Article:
The first step in welding preparation is deciding which method of welding to use. This will depend on the skill level of the welder and the equipment available. If welding outdoors, you will need to consider the weather – it’s not a good idea to perform MIG or TIG welding in windy conditions, which could blow away the protective gases that shield the weld from oxidation.
Before firing up a welding torch, it’s important to be fully prepared with all the necessary welding materials and equipment, along with the metal pieces to be welded.
Preparing metal for welding should include inspection and removal of any rust or paint using steel wool or a grinder with a wire brush. You also may need to remove an old or bad weld with a grinder. Some types of welding can be accomplished even with rusty or dirty metal parts, or on painted metal. However, without cleaning off contaminants such as coatings, dust or debris from the metal surface, the final weld may be weak or defective.
Materials for welding include not only the welding machines themselves, but all sorts of equipment and supplies. Consumables include welding wire, solder, brazing rods, flux, anti-spatter, and stick electrodes. You will need MIG wire contact tips for the welding torch, and replacement gas nozzles and diffusers. Soapstone can be used to visibly mark the desired welding path so that it can be seen even through a darkened face shield. Various metal weld-on tabs may be necessary to create handles, holes, or flanges welded onto pipes or other objects.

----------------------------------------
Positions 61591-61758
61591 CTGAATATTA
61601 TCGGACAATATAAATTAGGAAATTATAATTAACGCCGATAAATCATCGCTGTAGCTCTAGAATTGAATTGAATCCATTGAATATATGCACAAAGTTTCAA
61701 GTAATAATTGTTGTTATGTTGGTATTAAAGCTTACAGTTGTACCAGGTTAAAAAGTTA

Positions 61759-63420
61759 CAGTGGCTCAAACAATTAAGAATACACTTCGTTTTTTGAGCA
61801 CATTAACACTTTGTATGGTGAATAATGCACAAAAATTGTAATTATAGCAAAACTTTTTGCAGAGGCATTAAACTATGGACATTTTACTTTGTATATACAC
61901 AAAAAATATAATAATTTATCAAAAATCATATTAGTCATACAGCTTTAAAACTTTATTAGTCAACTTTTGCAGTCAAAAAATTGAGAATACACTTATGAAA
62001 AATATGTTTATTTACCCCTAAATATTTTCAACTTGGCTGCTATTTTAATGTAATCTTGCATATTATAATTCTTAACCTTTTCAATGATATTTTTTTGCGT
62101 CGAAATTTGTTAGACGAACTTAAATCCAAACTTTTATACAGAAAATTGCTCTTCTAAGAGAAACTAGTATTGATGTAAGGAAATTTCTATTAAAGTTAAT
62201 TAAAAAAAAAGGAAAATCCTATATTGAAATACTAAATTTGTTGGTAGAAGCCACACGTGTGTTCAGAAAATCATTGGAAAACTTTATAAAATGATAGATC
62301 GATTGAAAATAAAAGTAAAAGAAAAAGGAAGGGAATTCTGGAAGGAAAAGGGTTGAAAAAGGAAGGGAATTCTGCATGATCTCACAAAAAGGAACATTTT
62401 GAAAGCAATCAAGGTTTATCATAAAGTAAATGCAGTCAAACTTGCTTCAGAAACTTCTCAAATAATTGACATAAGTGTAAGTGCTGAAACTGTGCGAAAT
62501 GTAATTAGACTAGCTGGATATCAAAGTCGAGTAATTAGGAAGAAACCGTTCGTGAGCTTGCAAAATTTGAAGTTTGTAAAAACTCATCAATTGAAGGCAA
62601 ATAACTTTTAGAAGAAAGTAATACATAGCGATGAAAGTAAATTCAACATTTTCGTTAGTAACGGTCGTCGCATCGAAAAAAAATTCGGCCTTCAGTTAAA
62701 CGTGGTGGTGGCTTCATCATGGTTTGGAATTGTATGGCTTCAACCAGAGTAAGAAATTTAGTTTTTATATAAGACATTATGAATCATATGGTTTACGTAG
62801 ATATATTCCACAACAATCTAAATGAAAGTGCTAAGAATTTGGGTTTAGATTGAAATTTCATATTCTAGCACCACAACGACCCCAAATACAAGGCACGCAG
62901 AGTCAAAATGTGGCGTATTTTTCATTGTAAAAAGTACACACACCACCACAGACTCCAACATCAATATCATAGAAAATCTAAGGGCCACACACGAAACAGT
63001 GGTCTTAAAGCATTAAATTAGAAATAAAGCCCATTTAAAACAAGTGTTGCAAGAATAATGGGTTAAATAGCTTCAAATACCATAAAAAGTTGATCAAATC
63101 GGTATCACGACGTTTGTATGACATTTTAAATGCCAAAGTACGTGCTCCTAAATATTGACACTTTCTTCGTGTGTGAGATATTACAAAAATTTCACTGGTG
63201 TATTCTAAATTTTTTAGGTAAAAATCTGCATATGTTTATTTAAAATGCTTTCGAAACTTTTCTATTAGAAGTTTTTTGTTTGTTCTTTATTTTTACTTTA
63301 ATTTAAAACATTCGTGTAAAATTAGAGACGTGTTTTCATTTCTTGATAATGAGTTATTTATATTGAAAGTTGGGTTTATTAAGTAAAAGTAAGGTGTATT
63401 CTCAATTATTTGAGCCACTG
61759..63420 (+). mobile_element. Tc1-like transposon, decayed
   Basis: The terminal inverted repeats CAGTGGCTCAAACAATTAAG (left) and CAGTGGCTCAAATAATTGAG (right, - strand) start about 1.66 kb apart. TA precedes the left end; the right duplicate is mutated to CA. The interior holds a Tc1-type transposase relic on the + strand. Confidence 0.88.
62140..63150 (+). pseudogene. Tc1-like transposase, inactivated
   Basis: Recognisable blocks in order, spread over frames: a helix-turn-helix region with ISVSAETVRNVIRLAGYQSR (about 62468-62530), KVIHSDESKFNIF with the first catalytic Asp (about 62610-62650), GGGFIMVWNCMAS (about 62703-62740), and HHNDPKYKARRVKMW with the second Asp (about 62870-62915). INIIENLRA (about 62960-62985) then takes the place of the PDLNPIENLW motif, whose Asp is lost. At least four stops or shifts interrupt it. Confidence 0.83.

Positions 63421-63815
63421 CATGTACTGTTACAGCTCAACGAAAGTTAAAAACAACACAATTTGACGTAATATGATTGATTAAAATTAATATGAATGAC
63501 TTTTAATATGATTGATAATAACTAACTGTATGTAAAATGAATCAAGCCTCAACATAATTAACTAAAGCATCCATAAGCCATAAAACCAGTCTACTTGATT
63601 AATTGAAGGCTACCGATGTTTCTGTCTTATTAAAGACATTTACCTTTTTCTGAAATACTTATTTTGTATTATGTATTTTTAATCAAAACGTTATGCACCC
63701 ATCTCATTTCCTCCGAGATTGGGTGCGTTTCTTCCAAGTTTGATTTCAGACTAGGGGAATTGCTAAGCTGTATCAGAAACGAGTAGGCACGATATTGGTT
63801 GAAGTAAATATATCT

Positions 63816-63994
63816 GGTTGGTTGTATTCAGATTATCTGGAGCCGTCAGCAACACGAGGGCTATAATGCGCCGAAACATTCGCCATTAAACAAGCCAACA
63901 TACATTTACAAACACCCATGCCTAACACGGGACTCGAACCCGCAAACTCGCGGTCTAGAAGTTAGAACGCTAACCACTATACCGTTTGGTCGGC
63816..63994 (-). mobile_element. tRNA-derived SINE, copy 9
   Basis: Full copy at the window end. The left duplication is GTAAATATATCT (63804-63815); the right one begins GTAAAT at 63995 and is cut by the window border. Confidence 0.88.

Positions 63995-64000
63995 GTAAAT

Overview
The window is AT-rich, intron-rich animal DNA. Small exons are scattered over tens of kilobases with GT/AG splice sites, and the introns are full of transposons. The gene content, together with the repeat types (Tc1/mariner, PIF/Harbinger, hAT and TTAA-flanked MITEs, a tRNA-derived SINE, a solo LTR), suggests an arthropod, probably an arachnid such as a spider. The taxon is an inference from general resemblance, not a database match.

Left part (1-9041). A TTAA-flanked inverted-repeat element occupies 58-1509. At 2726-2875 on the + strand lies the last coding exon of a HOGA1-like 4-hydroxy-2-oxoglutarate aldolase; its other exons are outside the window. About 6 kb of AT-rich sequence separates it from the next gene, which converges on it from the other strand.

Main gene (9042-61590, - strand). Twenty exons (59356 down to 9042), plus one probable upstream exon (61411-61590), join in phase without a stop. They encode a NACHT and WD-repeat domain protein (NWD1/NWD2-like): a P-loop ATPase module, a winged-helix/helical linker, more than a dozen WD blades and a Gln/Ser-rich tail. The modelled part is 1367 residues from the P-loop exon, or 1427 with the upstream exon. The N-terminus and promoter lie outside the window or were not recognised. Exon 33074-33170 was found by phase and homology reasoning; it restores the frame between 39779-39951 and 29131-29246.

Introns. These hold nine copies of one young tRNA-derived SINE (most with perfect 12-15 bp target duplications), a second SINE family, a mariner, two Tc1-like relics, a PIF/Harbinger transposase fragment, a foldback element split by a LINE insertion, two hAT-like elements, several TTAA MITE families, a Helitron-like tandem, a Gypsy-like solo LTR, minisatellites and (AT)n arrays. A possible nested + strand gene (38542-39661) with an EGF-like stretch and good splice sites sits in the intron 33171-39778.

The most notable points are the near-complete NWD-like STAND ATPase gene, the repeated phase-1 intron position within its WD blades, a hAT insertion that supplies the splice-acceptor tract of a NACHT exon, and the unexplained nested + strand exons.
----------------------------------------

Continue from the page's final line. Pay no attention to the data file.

To protect skin from sparks you will need to wear personal protective equipment, including leather welding bibs, overalls or aprons, leather gloves, long-sleeved shirts, long pants, and leather shoes. An auto-darkening welding helmet allows the welder to see as clearly as possible without eye damage, even in the strong light of the welding flame. Fiberglass welding blankets can also be used to prevent the spread of sparks.
You may need a variety of welding magnets for holding the metal pieces in different configurations or for welding thin pieces of sheet metal. Projects of various sizes and shapes require different types of magnets, including squares with various angles options, Adjust-O magnets that turn on and off, sheet metal magnets, corner magnets, and snake magnets. Clamps, adjustable welding tables and workstands can also help hold parts in the necessary position.